Yesterday I did my first ‘making workshop’ with fifteen 5-6 yearolds at our new local primary school, The Belham (my 4-yearold daughter has just started at The Belham). My hope with these workshops is to encourage the kids to try building interesting creations and, along the way, sneak in some stuff they might not have played with yet like basic electronics. I’ll be doing two workshops a month. I suppose the main aim is to show how much fun it is to build stuff (which shouldn’t be hard: the kids seem to know this instinctively).


The plan was for the children to get into three groups of five children. Each group would make one den out of cardboard boxes. If the kids wanted ‘windows’ cut into their boxes then they’d draw the outline of the window and an adult would come along and cut out the window. They’d then run plastic pipe between the dens to make ‘telephones’. Then we’d install lights, batteries and switches in the dens. And it wasn’t just me running the workshop: we had two awesome teaching assistants (i.e. two full-time staff from the nursery school) who were much better at handling the kids than I was!


That was the plan! And all of those things did happen! Except that the ‘groups’ were much more fluid than I had expected; and some groups split (not through any animosity; just because some children preferred making their own den or working with one or two of their friends). I didn’t fancy trying to enforce the ‘three groups of five kids’ idea so I let them form their own groups (not sure if that was wise?!?) The kids all had lots of fun!

Well, that’s not entirely true… one child got a bit upset towards the end because he wanted his own den and light but there weren’t enough boxes or lights to allow this. We tried cheering him up. And tried persuading him that team work is important. But we failed to get him to re-engage which I felt bad about.

Apart from this, the session seemed to go well. It got off to a good start when several of the children started shouting out “I want to be an engineer when I grow up!” (this chant was led by a couple of girls, I hasten to point out. Although I almost feel bad for pointing this out. That’s the way it should be, right?!) I was very impressed by some of the things the kids made, and how excited the children were about what they were making. They loved making dens that they could climb into. The size of the box didn’t seem to matter too much (as long as it was big enough for a child to hide in!) They had lots of fun with the pipe telephones. They loved showing off their creations to their parents at the end of the day.

I was rather apprehensive about the electronics stuff. I was worried that the kids wouldn’t like the electronics. Or the kit would break. Or they’d get frustrated when things broke and give up and be put off electronics for life(!). But I was amazed at how excited they all were about putting batteries, switches and lights in their dens. And some of the kids quickly became remarkably good at fixing their circuits when they broke (and would then help their friends). And they also had fun trying their own circuits (most of which didn’t do anything but they kept trying!)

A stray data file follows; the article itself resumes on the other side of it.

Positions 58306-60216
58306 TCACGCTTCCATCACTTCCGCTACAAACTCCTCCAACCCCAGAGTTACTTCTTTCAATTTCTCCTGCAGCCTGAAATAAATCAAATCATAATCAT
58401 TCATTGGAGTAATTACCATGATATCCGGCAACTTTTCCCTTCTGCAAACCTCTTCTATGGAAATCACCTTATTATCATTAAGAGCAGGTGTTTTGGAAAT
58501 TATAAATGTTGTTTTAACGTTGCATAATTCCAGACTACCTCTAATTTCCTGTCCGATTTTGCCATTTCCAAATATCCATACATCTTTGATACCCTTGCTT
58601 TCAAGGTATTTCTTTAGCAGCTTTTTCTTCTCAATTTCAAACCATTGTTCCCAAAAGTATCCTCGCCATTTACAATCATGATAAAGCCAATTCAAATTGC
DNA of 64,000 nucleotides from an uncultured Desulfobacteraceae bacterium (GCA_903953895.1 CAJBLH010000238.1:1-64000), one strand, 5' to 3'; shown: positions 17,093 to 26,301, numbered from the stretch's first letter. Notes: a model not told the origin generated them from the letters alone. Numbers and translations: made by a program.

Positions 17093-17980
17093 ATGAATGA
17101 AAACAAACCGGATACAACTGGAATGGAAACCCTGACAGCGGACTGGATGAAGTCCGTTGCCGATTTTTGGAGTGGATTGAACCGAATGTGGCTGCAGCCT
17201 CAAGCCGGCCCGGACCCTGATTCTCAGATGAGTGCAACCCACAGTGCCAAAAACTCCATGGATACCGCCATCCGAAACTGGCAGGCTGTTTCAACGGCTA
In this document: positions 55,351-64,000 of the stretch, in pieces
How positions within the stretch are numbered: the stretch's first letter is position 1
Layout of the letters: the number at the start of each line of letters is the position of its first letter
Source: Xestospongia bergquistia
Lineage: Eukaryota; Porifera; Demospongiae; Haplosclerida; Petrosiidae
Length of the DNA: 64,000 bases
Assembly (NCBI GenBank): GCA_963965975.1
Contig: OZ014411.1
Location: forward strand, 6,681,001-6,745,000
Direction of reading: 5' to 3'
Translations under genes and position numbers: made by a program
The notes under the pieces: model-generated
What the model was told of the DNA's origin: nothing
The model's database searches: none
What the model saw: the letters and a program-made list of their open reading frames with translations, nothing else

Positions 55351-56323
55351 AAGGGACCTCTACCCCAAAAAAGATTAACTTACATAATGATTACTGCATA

For the next session, I plan to put the batteries into plastic enclosures, so all the kids have to do is hook two banana leads into the battery box, instead of faffing around with crock clips. I also plan to put self-resetting fuses in the battery boxes, and maybe a buzzer which will squeak at the kids if the load is a short circuit (so the kids get instant feedback that ‘this circuit is wrong!’ without having to wait for stuff to melt!)

All in all, I had a great time and am looking forward to the next session!

Please do chip in with any comments / suggestions / examples of other sessions for similar aged kids.

(By the way, sorry the photos don’t include any children. We’re not allowed to show photos of the children on a public website like this one!)

One aside: some parents and teachers asked me what I do for a job; to which I replied “computer scientist”. Their reaction was always “oh, wow, that’s very different to this”. Which kind of surprised me. I think of building dens with old cardboard boxes and gaffer tape as pretty similar to doing computer science research! In both situations you start with an idea of what you want to build and you have a bunch of existing resources (boxes or code), some of which you can use as is and some of which can be used with some modification. Some components you need to build from scratch. And then you set about connecting the bits that you have into a system. It won’t be exactly what you had in mind when you started. Some of it will be elegant. Some of it will be a last-minute hack that is (literally or figuratively) held together with tape. Lots of bits wont work the first time and will need to be pulled apart. If you’re unlucky then, when you’re 2/3rds of the way through building, you realise that what you have in front of you isn’t what you need at all so you start all over again (but you needed to go through that process to help define what you really need). Or maybe you realise that what you have in front of you can be used for way more tasks than you originally planned. And that’s half the fun of it!

More photos below…